West Virginians warned as floods recede, 3-24-1936
WEST VIRGINIANS WARNED AS FLOODS RECEDE
Vaccine and Serums Sent into Affected Areas of State
Receding flood waters throughout the Mountain State brought a warning for the health department today that the coming period provided the greatest menace to health.
The department, reporting no epidemics, assigned a dozen field men to checking water supplies in the affected areas, directed additional precautions and rushed new supplies of vaccine and antityphoid serum to the eastern and northern panhandles.
Point Pleasant, at the juncture of the Ohio and Kanawha rivers, remained under nine feet of water. Another child was born in the refugees' camp and gas supplies were cut off in the business section by water in the mains.
Mayor James Couch said there was plenty of food and coal. Four government boats stood by to offer assistance.
The Ohio, after hitting a crest fo 56.85 feet on the official gauge at Huntington, began falling; the river still flowed through the city streets, forced cancellation of classes at Marshall college and Cabell county schools.
Approximately 300 families still are out of their homes in that city. None is expected to be able to return before the latter part of the week. Guyandotte, in the east end, is most seriously affected.
Governor Kump arrived at Wheeling on an inspection trip of the flood area, put the flood damage at millions, adding:
"But there is no way to calculate the amount with any degree of accuracy."
He left for other northern Panhandle cities, and planned to go on to the eastern panhandle, then to Washington, where he will ask federal officials for funds to rebuild three damaged toll bridges in the eastern panhandle.
Red Cross officials declared the damage in Wheeling is "enormous," adding that 10,083 homeless families were counted between Wellsville, O., and Point Pleasant, W. Va.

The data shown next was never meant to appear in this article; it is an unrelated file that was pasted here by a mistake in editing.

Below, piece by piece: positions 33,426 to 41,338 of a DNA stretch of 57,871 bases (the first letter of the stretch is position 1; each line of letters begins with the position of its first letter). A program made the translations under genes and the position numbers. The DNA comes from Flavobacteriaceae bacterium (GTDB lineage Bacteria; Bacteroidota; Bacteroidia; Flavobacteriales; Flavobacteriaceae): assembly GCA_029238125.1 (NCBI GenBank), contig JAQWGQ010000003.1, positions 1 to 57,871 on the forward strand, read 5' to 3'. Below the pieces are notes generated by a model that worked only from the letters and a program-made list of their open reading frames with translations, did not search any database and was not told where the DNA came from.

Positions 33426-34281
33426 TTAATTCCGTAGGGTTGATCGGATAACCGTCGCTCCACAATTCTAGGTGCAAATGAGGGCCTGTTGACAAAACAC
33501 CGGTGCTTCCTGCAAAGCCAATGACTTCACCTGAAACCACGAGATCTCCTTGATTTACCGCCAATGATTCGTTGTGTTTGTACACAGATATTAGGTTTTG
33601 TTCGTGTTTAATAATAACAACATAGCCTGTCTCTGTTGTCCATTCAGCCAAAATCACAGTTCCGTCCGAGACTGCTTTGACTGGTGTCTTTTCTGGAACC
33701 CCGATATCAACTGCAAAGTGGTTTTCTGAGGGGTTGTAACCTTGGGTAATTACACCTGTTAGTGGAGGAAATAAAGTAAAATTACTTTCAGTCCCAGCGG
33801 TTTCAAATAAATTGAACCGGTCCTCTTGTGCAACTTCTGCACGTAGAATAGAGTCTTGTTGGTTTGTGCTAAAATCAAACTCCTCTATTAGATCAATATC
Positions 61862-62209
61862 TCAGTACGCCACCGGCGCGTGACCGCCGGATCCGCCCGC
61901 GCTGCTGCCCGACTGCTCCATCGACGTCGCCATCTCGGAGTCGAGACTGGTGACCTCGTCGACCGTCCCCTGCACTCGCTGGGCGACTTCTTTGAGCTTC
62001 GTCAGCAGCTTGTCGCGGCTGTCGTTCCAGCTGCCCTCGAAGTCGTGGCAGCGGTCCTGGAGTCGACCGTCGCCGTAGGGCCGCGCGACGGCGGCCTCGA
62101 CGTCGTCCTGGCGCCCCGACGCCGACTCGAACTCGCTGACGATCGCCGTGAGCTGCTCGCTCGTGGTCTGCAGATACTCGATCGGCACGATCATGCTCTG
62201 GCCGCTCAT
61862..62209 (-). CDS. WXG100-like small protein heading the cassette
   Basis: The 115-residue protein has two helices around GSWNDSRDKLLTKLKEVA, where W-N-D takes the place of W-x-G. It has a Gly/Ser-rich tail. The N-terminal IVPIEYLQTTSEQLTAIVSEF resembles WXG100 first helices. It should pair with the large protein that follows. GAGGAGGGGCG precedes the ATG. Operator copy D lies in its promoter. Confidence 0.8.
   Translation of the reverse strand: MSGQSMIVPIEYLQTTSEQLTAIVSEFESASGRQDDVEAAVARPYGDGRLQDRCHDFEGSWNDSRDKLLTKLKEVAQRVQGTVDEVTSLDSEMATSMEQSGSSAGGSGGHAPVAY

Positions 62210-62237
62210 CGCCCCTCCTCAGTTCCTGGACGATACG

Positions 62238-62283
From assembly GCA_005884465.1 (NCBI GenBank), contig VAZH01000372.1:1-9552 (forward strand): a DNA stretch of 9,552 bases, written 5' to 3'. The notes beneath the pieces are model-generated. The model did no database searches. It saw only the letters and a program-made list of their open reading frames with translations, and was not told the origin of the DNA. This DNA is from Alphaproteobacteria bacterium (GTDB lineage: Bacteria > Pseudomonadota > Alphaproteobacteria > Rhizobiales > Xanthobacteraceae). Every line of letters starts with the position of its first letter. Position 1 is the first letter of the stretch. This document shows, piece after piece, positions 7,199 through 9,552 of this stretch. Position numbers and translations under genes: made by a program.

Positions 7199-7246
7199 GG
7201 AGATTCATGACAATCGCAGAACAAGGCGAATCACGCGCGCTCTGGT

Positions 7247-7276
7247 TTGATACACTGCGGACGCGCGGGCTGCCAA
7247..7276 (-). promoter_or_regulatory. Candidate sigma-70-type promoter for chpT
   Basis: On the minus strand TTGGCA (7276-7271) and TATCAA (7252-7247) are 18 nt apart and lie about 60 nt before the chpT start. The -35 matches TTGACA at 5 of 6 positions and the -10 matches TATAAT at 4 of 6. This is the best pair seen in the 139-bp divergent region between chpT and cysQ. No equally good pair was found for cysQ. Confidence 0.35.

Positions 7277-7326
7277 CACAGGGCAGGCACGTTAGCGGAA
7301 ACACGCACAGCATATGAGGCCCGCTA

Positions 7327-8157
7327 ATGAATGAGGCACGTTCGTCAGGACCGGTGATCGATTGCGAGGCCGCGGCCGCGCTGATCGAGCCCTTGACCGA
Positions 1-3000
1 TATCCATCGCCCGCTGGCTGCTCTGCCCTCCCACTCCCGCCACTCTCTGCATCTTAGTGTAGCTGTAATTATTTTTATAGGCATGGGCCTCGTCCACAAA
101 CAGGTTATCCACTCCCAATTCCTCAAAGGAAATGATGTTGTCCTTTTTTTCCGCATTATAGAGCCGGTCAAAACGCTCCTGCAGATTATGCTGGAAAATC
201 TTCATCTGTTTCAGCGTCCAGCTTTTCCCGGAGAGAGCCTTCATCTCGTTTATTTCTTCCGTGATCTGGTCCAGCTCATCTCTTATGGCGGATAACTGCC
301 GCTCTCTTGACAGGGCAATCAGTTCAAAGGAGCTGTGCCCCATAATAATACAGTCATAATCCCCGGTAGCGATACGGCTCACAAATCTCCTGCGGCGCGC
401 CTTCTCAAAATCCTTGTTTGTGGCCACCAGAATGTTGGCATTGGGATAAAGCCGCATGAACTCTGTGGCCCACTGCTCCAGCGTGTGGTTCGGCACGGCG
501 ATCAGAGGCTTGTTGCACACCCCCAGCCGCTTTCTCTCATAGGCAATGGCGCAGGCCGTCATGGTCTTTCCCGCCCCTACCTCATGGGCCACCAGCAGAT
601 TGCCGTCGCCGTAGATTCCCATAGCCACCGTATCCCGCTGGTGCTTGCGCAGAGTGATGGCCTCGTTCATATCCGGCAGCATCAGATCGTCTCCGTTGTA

Welfare agencies established thirteen registration bureaus in Wheeling and asked for all of the 5,000 to 6,000 refugees in, that city report their losses. Water supplies in the outlying districts were checked and all were urged to take the typhoid serum.
Hundreds of Families Homeless
The Red Cross said the situation at Wellsburg is well in hand. Hundreds of families still are homeless there, their residences filled with mud and debris and with utility service interrupted. Red Cross stations are providing relief.
The river inched back toward its banks at Parkersburg, but several hundred there are still being cared for at relief headquarters. Mayor H. R. Debussey directed the fumigation of all the flooded homes and the immunization of all refugees before they will be permitted to return.
WPA Administrator F. Witcher McCullough, who likewise is inspecting the flood areas, stopped at Parkersburg and announced an additional $25,000 had been allowed for relief. Allocations, each for $5,000 are for: Wellsburg, New Martinsville, Parkersburg, Green Springs and Huntington.
Highways and railroads along the Ohio valley still were blocked. Snow drifts curbed traffic through the central part of the state with the road commission getting out plows again to cut through 30-inch drifts in Tucker county.
Communication services still were hampered, with the telephone company reporting a three-hour delay on calls to many communities in the northern section.
The Moundsville city council, surveying damaged homes and debris, estimated $100,000 will be needed to restore the city.
In the eastern panhandle, officials estimated 650 are homeless with a damage of $250,000 exclusive of three washed out toll bridges. Mayor C. E. Marlett estimated damage at historic Harper's Ferry at $100,000.
Fourteen deaths in the mountain state are accounted for.
Cumberland Daily News
Floods, Maryland, Cumberland, History; Cumberland (Md.),History.
Western Maryland, 1936